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Tijdschrift voor Psychiatrie 59 (2017) 1, 20 - 29

New research

Does less seclusion create a safer environment? An attempt to map the concept of ‘feeling safe’

C.J. Severs, A.J.K. Hondius, A.H. Schene

background The degree of restraint imposed by a psychiatrist seems to be influenced by the safety of the team. So far, there have been few attempts to map the concept of ‘feeling safe’.
aim To analyse, define and quantify the concept of ‘feeling safe’.
method Concept mapping involves combining, in a structured way, qualitative (item collection) and quantitative methods (multi-dimensional scaling and hierarchical clusteranalysis) with the knowledge of professionals from psychiatric practice (N=24), first on an individual basis and then as a group (N=8).
results The participants generated and prioritised a total of 97 different items. These were then divided into six clusters: organisational structure, professionalism of team members, increased expertise, marginal conditions, internal and external features of the hospital building, views on mental health care and policy. Group members gave almost equal priority to the clusters, but they assigned different degrees of importance to separate items (ranging from 4.63 to 2.38 on a five-point scale).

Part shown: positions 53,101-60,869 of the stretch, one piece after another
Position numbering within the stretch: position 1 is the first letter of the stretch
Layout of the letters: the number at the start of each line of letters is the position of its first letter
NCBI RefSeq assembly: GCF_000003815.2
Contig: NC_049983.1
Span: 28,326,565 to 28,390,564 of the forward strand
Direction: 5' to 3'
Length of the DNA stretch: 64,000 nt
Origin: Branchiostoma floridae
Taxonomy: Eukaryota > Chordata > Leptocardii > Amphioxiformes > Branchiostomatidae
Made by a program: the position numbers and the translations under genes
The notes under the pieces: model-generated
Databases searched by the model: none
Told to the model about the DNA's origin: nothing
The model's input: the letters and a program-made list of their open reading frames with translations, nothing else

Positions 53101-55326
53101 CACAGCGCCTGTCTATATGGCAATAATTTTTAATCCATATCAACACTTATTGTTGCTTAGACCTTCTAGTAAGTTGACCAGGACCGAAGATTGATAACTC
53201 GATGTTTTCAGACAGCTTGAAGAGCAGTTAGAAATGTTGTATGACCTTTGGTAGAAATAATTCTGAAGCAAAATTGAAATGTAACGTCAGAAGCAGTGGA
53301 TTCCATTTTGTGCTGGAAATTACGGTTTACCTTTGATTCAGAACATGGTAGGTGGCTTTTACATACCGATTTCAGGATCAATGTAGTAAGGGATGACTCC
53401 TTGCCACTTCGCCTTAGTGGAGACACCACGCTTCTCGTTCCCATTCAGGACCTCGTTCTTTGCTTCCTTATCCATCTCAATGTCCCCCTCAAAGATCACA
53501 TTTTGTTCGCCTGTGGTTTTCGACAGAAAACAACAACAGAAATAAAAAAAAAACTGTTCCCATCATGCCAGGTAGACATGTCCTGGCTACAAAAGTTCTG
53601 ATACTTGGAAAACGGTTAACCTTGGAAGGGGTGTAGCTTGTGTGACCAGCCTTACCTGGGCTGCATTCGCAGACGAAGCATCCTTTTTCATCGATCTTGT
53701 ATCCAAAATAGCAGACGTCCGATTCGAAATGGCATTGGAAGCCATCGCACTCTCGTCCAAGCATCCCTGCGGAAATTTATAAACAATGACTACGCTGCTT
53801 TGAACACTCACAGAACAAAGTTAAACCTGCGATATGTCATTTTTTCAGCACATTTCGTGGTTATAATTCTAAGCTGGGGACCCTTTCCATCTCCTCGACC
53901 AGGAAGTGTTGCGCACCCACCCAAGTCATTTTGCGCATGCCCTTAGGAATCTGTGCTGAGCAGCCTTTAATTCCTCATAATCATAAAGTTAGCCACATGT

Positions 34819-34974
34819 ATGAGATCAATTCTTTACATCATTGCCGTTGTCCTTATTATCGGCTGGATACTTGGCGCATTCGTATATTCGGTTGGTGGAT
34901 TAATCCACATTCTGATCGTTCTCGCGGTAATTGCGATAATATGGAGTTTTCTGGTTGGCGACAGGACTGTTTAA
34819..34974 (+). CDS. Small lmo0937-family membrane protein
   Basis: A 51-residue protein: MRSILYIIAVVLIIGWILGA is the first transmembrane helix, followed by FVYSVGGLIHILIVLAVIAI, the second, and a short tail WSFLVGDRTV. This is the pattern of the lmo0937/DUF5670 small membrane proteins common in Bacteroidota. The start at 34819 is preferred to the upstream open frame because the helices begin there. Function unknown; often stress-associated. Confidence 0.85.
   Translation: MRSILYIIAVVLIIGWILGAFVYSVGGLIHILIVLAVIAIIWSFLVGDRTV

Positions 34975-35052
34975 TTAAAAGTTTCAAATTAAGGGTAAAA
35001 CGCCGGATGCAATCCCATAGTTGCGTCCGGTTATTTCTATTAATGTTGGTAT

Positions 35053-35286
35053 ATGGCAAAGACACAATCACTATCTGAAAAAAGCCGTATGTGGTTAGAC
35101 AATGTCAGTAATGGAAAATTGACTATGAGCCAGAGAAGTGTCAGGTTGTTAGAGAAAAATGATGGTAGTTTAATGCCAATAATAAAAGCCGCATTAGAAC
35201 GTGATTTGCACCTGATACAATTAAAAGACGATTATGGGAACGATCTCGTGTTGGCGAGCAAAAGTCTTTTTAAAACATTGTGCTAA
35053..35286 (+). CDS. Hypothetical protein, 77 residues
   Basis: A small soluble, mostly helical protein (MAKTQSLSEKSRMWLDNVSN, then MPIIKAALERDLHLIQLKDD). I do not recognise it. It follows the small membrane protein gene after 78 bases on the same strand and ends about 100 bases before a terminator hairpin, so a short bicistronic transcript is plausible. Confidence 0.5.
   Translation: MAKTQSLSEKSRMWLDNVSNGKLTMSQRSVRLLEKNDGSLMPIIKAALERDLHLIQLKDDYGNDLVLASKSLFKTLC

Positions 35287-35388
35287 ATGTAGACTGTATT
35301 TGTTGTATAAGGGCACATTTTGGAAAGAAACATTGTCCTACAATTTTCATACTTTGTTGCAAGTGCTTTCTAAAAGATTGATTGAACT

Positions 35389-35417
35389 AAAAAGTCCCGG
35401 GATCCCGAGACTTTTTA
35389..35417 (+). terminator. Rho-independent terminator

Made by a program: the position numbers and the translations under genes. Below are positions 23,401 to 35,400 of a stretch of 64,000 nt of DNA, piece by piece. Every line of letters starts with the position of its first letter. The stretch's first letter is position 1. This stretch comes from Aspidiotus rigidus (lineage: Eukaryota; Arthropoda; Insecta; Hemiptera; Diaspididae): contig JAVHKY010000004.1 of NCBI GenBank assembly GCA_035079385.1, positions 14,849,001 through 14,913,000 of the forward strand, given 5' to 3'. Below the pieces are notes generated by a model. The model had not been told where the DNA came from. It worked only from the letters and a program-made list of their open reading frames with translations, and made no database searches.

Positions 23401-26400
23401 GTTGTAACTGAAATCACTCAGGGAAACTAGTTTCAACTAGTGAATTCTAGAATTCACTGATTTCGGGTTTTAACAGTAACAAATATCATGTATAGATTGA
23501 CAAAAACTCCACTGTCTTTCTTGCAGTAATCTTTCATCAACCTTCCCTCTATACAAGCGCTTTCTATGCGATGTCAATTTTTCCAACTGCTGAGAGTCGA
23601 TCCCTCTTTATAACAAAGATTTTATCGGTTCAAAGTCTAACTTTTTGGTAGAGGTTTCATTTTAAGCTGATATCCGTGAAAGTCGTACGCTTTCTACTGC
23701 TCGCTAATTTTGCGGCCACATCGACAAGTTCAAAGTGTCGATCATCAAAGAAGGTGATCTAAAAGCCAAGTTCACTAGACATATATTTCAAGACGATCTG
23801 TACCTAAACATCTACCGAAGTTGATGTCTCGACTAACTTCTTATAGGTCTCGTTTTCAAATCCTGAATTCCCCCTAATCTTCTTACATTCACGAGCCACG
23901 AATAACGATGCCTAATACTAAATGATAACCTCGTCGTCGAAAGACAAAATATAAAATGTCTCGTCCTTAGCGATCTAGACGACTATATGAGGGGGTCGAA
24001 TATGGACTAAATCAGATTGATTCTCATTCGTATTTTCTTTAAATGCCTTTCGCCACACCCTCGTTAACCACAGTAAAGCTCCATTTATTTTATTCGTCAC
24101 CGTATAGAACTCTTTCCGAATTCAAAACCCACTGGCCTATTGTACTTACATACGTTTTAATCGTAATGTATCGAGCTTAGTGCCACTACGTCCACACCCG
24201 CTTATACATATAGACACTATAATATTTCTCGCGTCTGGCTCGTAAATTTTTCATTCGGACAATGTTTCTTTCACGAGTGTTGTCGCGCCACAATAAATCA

conclusion Concept mapping is an adequate method of defining the concept of ‘feeling safe’. Professionalism of the team and qualities such as openness and ability to communicate, expertise and trusting one’s colleagues and having an adequate alarm system available are all important factors that help to make employees ‘feel safe’ in their respective departments.

keywords concept mapping, determinants, safety, seclusion